Few tools left in the toolbox

That issue of popularity at odds with best practice run throughout Boulder’s budget. For example, the restriction of funds to specific programs or projects is not recommended, but 62% of city spending is dedicated in this way.

The money tends to go toward things that overwhelmingly supported by residents, both at the polls and in community satisfaction surveys. Open space has the highest portion of decimated funding (98%) out of every city department; voters have again and again approved tax extensions and increases for such purposes, most recently in 2019.

Boulder sends far less to its discretionary general fund than other cities, Skinner said. And it also uses general fund dollars for library and fire, whereas most other places have special districts for those, according to senior budget manager Devin Billingsley.

For every $1 in sales tax the city collects,

  • 46 cents goes to the general fund, which pays for nearly all essential government functions
  • 20 cents is set aside for open space
  • 19 cents goes to the transportation fund
  • 7 cents is directed to parks and recreation
  • 3 cents funds Community, Culture and Safety tax purposes

For every $1 in property tax the city collects,

  • 66 cents goes to the general fund
  • 17 cents goes to the general fund, specific to public safety (police, fire)
  • 7.5 cents goes to parks & rec
  • 6.7 cents goes to affordable housing
  • 2.8 cents goes to the library

Learn more about city finances

Politics also influence what types of taxes get put to voters in the first place. Of two dozen municipal tax increases and extensions in the past 12 years, just one involved property taxes, way back in 2008.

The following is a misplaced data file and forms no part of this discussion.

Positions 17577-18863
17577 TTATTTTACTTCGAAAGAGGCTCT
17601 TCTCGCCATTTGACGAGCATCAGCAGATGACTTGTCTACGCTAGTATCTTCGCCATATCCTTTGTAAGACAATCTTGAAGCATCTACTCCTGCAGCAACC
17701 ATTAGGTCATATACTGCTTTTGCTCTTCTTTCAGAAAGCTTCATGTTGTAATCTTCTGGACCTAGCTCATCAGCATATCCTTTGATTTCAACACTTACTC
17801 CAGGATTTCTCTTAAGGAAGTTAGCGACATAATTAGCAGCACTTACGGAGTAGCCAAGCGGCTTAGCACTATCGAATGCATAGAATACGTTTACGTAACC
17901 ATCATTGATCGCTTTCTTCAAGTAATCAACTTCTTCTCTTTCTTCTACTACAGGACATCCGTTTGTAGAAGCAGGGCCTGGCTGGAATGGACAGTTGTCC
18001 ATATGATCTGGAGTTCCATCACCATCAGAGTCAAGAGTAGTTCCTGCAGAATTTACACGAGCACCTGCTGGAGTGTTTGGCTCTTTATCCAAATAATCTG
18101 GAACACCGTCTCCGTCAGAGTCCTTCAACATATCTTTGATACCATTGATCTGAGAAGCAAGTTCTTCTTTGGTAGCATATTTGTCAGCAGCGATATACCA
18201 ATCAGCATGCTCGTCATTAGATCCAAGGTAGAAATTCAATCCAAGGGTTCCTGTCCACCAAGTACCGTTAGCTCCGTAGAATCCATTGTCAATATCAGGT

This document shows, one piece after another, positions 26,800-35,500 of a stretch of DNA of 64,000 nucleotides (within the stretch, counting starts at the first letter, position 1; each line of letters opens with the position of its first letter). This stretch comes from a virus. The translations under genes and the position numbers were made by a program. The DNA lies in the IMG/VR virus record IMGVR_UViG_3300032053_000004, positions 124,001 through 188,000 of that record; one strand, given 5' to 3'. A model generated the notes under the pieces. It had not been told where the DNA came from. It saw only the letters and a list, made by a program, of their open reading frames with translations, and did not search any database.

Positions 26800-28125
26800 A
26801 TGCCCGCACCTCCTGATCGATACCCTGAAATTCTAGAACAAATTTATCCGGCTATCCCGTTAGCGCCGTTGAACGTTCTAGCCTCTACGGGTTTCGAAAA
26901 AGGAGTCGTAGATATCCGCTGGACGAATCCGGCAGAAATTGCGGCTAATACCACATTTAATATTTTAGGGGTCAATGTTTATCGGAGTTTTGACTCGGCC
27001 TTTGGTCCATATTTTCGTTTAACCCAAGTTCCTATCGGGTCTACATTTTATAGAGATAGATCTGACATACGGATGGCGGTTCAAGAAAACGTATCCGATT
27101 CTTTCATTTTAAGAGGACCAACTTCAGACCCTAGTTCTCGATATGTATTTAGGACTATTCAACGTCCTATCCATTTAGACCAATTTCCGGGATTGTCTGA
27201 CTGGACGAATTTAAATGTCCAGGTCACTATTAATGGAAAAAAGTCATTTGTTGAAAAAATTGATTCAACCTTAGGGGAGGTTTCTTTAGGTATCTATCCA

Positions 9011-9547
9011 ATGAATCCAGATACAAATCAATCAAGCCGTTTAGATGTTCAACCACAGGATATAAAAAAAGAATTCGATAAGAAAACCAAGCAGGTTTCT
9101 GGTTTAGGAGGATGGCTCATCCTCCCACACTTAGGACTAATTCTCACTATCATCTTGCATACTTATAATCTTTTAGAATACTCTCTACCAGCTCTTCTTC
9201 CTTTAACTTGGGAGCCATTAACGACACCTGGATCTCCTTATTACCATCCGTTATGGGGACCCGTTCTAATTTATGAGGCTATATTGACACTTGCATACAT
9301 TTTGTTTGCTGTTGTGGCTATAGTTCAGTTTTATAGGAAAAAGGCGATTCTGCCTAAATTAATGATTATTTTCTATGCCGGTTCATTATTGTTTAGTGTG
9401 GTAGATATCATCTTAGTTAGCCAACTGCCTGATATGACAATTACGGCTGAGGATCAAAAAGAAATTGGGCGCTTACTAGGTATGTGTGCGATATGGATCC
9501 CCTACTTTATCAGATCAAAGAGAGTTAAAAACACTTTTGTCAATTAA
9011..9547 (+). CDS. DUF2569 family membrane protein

Property taxes are less regressive than sales tax, because people who own property are generally wealthier, and they are (usually) paying based on an appreciating asset. (A full list of pros and cons of various taxes can be found at the bottom of this story)

But property owners traditionally vote in higher numbers and report greater access to and satisfaction with local government. All but one of the current city council are homeowners, and therefore more directly impacted by property tax increases (though landlords certainly pass along costs to renters). Grumblings against higher property taxes have grown louder in recent years as home values rise, evident in the recent discussion over a possible library district.

Boulder is less reliant on property tax than our peers cities, with the third-lowest rate among nine neighbors. It has the highest sales tax in that same group, perhaps because of the large number of tourists and in-commuters.

In any case, Boulder has nearly exhausted both sources. There are no sales tax rates higher than 9% along the Front Range — the city is at 8.845% — and there is a charter-imposed limit on property tax of 13 mills; Boulder is currently using 11.981 of those mills.

“Boulder has sort of reached into the toolbox and used a lot of tools already,” said Kara Skinner, assistant director of finance, on Tuesday. “There are not a substantial number (of taxes) that the city of Boulder does not already have in place.”

Progressive proves popular

For the future, a fee on cars and/or drivers is the new funding mechanism most likely to be implemented. Council has discussed this fee in detail as one way to pay for dilapidated roads and upgrades to bike, bus and pedestrian infrastructure. It could raise up to $5 million annually.

Council members on Tuesday also expressed support for taxes on large businesses, storage facilities and parking or use fees for non-resident visitors to open space (another idea that has been bandied about for years).

There was strong appetite for taxes or fees on “luxury” items and services; that is, those things more likely to be utilized by wealthier individuals. Such funding would be considered more progressive than Boulder’s current sources.

It is difficult to put in place a progressive tax,” Skinner said. “Most of the funding options available to a local government are relatively regressive or neutral” because state law bans anything considered to be a tax on income.

City council did discuss a tax on vacant homes at its 2019 retreat, something Crested Butte and other mountain towns — with their disproportionate share of vacation homes that sit empty most of the year — have recently begun discussing in earnest. But the idea has not been mentioned in Boulder since that brief discussion two years ago.